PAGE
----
If we can act true to good values life would be simpler. In the long term acting without integrity will catch you!
This book was written by a successful CEO who was an advisor at the White House. The important lesson is to remind yourself of core values which are embedded from our earliest days: don’t steal, don’t cheat, don’t lie. It is important to adhere to these values in all aspects of life including in business.
Unethical acts can be viewed at times as the more practical route. The potential penalty for dishonesty may appear small compared to the perceived advantages, which may make you tempted to undertake that route. Don’t do it this is a slippery slope.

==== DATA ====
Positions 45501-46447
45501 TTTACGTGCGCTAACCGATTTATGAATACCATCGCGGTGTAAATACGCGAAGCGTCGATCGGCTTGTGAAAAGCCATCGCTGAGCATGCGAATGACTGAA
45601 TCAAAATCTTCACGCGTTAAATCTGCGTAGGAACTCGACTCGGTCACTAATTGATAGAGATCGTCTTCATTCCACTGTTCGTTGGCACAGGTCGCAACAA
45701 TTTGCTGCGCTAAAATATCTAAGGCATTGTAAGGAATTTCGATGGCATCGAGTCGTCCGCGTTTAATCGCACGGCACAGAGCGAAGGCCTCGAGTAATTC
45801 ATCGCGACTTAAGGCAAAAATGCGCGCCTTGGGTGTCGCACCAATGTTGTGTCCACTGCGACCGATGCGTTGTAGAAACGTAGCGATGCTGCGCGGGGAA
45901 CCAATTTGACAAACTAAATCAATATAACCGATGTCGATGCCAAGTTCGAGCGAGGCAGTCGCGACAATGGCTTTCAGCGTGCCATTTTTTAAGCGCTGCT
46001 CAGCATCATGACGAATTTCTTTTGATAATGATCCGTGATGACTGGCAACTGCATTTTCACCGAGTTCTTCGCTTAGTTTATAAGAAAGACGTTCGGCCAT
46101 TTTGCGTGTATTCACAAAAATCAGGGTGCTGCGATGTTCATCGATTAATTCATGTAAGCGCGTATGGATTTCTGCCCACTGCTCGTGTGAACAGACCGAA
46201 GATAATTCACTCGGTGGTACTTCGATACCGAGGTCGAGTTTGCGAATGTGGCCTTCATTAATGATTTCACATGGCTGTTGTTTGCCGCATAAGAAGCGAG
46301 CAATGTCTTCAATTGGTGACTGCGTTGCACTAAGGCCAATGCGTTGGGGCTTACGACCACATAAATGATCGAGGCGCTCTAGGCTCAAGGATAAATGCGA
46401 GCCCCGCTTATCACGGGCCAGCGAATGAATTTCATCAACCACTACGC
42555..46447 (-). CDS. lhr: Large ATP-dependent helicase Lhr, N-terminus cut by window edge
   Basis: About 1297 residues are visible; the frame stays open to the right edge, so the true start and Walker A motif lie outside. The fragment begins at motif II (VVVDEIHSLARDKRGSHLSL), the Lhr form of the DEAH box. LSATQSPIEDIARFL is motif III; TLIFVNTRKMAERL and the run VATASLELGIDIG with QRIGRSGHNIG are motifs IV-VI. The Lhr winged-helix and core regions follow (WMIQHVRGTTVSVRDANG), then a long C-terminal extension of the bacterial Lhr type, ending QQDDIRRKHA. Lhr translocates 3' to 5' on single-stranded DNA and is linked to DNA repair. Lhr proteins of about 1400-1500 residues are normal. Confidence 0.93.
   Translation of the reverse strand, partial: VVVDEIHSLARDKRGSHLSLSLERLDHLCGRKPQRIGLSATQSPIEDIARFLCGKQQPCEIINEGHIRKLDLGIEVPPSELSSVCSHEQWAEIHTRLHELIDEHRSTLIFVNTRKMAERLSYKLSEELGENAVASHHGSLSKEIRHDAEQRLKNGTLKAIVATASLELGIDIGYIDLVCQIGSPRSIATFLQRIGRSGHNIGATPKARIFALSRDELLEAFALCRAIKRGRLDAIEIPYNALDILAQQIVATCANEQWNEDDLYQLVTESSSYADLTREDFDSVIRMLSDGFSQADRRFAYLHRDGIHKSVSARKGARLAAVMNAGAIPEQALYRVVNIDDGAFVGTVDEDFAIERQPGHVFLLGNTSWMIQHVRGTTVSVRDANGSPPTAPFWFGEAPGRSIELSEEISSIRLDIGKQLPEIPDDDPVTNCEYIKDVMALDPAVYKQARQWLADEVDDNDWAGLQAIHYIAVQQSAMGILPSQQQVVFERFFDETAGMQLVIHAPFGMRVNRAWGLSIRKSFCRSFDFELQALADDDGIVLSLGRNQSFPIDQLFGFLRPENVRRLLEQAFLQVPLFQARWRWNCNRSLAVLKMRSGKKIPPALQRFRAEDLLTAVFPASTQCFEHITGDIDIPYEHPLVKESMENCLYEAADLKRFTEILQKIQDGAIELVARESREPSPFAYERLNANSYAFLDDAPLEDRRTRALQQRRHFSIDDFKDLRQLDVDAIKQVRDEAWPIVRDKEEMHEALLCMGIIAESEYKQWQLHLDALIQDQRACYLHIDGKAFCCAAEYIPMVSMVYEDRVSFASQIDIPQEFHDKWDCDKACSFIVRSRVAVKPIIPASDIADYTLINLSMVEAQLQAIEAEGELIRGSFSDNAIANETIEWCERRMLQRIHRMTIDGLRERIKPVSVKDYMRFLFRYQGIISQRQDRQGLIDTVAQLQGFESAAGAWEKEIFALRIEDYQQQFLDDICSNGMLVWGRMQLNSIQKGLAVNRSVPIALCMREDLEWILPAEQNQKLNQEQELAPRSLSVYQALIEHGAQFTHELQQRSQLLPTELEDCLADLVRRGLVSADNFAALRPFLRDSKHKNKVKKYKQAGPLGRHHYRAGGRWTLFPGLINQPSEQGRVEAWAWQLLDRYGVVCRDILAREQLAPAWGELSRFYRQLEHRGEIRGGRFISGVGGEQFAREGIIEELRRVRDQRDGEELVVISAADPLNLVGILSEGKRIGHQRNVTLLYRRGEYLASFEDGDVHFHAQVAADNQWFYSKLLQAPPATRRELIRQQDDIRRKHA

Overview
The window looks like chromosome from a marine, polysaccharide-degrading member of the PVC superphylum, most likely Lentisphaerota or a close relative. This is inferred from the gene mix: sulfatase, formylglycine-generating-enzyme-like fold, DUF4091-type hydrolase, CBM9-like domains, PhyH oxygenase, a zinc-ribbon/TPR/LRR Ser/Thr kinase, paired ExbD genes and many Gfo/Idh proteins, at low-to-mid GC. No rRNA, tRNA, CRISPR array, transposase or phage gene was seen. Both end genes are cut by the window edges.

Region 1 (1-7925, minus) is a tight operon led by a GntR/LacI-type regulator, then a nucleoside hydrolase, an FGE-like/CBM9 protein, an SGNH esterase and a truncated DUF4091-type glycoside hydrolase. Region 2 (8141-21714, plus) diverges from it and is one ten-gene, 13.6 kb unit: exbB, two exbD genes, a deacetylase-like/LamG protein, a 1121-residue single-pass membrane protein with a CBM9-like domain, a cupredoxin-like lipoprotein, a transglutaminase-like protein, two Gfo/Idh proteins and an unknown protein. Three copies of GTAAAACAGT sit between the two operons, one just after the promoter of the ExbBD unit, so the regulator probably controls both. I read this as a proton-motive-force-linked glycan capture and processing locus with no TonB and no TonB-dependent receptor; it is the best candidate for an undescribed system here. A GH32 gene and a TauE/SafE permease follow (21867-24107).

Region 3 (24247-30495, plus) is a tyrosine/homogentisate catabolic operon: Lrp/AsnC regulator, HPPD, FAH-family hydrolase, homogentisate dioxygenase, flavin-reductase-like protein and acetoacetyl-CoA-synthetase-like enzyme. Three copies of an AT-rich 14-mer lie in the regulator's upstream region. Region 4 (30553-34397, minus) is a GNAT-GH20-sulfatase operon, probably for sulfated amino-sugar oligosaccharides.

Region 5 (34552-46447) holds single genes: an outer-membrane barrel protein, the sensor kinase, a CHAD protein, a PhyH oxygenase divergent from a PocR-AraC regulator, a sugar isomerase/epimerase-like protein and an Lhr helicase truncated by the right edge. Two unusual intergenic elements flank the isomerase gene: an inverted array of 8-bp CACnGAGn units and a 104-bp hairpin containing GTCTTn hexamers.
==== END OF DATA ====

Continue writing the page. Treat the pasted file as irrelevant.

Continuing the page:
Book has advantages of potential profit or promotions, which he declined and ultimately if he had taken would have led to significant problems such as companies going bust and investigations. There are multiple examples in the book of him staying true to his word on a deal, even though he could have made more money by pushing the other side. He insists that in the long run this resulted in him having a good reputation and obtaining more business.
In business it is important that we listen to lawyers, but only for a second opinion. Your opinion as a CEO ought to be the first and the last. The CEO is the individual who takes the risk; who must determine the personally decent, ethical route. If lawyers are allowed to decide all that, they are the ones leading the company. Suggests that corporate attorneys are advisors after-all. If you have to choose between admiration and respect go for respect. Respect may come at a cost but will help you in the long run.
Never adjust your values downward. To do so requires that you must lie to yourself. Once you see yourself as a fraud, your positive self-image evaporates.